With multiple tenants, traditional multifamily properties offer more stability for landlords than single-family homes, since a vacancy here and there has a significantly less impact on overall cash flow. Larger properties also benefit more from economics of scale, thus reducing per-unit costs for maintenance, utilities, taxes, and management.

XC.Trend Benefit 4

For multifamily investors, they can choose from two-unit duplexes to mini cities with hundreds of units and everything in between. This variety of options is unmatched by most other commercial real estate sectors.

Today’s multifamily communities are much different than those in the past, seeking to offer a more holistic approach to tenants’ needs with high-tech amenities, recreational facilities, and environmental sensitivity. Multifamily units are also increasingly targeted towards specific types of tenants, including young professionals, active adults over 55, and students.

When feasible, mixed-use communities are often favored for development by municipalities, which covet the sales taxes generated by commercial real estate lessees. Pent-up demand for apartments targeted towards low-income and the ‘missing middle’ of households who don’t qualify for subsidized housing, but still cannot afford market-rate rents, can also provide opportunities for investors. As opposed to the giant public housing blocks of the past, today’s subsidized housing units financed with Low Income Housing Tax Credits (LIHTC) are typically indistinguishable from market-rate units, and in some cases, can help boost values of surrounding neighborhoods.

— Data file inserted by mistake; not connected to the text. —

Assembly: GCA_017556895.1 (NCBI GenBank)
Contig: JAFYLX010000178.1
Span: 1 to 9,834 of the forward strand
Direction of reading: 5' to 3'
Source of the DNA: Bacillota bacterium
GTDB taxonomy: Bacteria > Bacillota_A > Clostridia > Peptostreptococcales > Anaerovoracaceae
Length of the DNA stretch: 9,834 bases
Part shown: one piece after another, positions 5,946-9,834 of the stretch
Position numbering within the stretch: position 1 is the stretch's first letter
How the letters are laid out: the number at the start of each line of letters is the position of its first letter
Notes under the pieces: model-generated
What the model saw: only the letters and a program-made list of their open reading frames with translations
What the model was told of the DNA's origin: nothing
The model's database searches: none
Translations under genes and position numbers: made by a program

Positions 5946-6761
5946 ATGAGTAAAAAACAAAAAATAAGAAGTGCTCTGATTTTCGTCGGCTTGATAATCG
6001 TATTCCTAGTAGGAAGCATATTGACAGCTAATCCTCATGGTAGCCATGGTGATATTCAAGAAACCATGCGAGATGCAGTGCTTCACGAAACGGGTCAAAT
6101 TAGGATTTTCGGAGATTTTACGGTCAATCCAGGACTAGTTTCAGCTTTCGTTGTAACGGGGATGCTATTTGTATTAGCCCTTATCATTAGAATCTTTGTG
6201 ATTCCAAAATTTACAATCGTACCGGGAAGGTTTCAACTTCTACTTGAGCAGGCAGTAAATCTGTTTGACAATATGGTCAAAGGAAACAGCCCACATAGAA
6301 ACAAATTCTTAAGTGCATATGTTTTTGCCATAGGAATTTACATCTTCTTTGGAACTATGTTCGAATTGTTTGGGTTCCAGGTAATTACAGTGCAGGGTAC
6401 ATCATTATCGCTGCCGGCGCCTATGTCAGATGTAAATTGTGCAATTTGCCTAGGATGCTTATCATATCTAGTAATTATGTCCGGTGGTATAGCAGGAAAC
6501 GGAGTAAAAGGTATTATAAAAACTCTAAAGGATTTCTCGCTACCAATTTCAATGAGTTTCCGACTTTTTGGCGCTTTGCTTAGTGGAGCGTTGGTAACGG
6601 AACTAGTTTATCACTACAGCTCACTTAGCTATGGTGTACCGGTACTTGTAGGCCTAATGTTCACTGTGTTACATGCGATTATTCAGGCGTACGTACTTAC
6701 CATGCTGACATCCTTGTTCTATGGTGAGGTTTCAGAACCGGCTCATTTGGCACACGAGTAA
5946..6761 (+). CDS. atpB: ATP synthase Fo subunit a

XC.Trend Benefit 5

In addition to the wide array of multifamily investment opportunities, investors can also take advantage of different types of financing options. For 2023, conforming loan limits for mortgages bought by Fannie Mae and Freddie Mac are nearly $1.4 million for up to four units, rising to nearly $2.1 million in high-cost areas. That’s great news for smaller investors.

Besides traditional market-rate loans, there are also a variety of multifamily loans through the Federal Housing Authority (FHA) programs, as well as bridge loans and Commercial Property Assessed Clean Energy (C-PACE) financing. For example, FHA has several programs available for new multifamily construction, substantial rehabilitation, acquisitions, and refinancing. For investors in need of a bridge loan, some options offer non-resource financing for up to 36 months at a loan-to-value ratio as high as 85 percent.

C-PACE (Commercial Property Assessed Clean Energy) financing combines public and private funds to improve energy efficiency in buildings as well as improving the systems and physical structure of existing commercial real estate properties. Currently available in more than half of U.S. states plus the District of Columbia, C-PACE works by levying special assessments which are paid back over time by being added to property tax bills.